“We need subjects that encourage students to be critical thinkers, business minded and problem solvers. I think that will go a long way in equipping young people for the real world. The real world is harsh and opportunities scarce. Government should keep a strict watch on the education system and try to implement new ways to generate a skilled labour force.”
Youth (35 years and younger) represent only 6% of the total number of the members of parliament. This disparity in parliament youth representation is likely to result in undesirable outcomes on policy making, especially since the youth contribute towards approximately 35.7% of the overall population of our country.
Busisiwe weighs in on this issue as follows:
“Disparity in the representation of youth in parliament can be crippling for many young people in the country, because essentially it would mean that the policies or decisions taken won’t be pointed towards the youth.
“Becoming a member of parliament is a role many say requires experience, that is why it favours the older generation. The average age of the members of parliament is around 50, with the DA having a larger number of young people. With political parties recently publishing their lists of candidates, I’d say that the EFF is showing a good force of young, active and educated bunch of fighters.
“Nevertheless, that’s not enough, we need more parties to follow suit. Young people are a key part of any democracy. I believe that if we increase youth representation then we can increase youth participation in politics.”
The issue of Land is one of great contestation especially when one follows the manifestos of various political parties.
The question to ask is: ‘Will the Land issue contribute towards swaying the vote of the youth towards either one of the three major political parties’?
Gumede says: “What is important to most young people is redressing the injustices of the past. The South African constitution already allows the government to expropriate land without compensation ‘for a public purpose or in the public interest’.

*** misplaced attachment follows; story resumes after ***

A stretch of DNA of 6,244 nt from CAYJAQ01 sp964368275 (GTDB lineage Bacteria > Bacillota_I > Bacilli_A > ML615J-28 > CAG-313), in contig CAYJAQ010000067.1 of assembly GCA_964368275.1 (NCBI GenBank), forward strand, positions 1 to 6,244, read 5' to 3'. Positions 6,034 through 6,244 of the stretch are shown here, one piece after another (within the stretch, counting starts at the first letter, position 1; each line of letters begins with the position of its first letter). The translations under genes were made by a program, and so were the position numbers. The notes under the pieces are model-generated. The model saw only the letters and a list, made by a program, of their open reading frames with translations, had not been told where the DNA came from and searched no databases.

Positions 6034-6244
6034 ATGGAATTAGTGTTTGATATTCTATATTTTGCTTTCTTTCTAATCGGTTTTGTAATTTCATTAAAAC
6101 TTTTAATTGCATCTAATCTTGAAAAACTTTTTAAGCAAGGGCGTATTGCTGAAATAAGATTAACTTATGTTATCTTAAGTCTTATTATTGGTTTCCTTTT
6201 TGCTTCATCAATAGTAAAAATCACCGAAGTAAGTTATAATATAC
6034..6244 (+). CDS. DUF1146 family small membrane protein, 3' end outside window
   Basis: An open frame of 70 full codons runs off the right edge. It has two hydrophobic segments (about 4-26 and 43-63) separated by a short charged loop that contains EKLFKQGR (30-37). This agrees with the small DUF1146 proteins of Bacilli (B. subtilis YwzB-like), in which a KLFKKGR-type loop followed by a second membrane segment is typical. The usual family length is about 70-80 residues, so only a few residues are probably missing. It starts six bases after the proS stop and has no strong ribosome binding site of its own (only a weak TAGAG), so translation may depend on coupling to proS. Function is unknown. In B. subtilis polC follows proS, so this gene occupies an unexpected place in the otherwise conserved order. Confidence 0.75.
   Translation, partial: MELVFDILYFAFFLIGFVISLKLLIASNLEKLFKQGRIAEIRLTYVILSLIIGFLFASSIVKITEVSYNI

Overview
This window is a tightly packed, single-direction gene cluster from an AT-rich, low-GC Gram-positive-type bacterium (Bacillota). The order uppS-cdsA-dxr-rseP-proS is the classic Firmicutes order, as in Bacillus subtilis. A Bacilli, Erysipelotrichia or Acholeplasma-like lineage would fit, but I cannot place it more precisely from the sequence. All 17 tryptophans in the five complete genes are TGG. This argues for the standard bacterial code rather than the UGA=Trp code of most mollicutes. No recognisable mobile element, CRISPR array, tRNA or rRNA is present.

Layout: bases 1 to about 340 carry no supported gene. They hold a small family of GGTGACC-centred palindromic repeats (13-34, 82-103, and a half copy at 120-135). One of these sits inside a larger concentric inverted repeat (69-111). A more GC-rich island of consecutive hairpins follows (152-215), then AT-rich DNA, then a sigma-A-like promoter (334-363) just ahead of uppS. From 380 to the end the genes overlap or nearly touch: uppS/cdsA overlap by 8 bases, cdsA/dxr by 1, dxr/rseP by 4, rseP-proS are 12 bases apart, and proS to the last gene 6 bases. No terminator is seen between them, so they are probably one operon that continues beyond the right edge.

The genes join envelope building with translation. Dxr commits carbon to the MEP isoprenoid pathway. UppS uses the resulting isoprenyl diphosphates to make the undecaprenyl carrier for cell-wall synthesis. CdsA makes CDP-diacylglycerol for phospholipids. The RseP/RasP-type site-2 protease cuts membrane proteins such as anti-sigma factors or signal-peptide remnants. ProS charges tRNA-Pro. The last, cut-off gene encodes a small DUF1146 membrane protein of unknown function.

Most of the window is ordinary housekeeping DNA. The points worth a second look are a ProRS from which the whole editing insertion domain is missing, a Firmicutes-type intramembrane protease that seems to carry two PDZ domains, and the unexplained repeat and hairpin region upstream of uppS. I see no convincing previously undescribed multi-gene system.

The far-left Economic Freedom Fighters for example, has tried to push through a constitutional amendment that would set down more clearly that land can be taken away from owners if the government deems it necessary. Land is a big issue the youth will be focusing on; available evidence suggests that youth face significant and unique challenges when it comes to land and property.
“In many countries, rising pressures on land have left youth increasingly landless or holding only informal or secondary rights to land; South Africa is not an exception. Political parties need to focus on ensuring that the youth learn how to work the land. The land issue will definitely sway the vote of the youth, but to what extent it remains to be seen.”
Her advice to young people who would like to pursue journalism as a career is: “This isn’t an easy profession to be in, journalism is currently in a crisis. Literally everyone on social media is a journalist.
Stories which are investigated on aren’t yielding the desired outcome i.e., leaders aren’t being held accountable. I think you must go into journalism with a passion, but you also need a clear back-up plan for when things go sour. I am passionate about my industry, but I don’t think that I will be in journalism in the next five years. I want my media company Busiseka Media, to do well producing black content and most importantly, for my clothing line Busi and Sill Avenue to succeed.”
Busisiwe Gumede is a nonpareil all-rounder who needs little to no introduction in the mass media fraternity. She is a true inspiration to many young journalists and entrepreneurs. Her venture into entrepreneurship clearly shows the route in which most young people are heading towards in this current economic and political dispensation.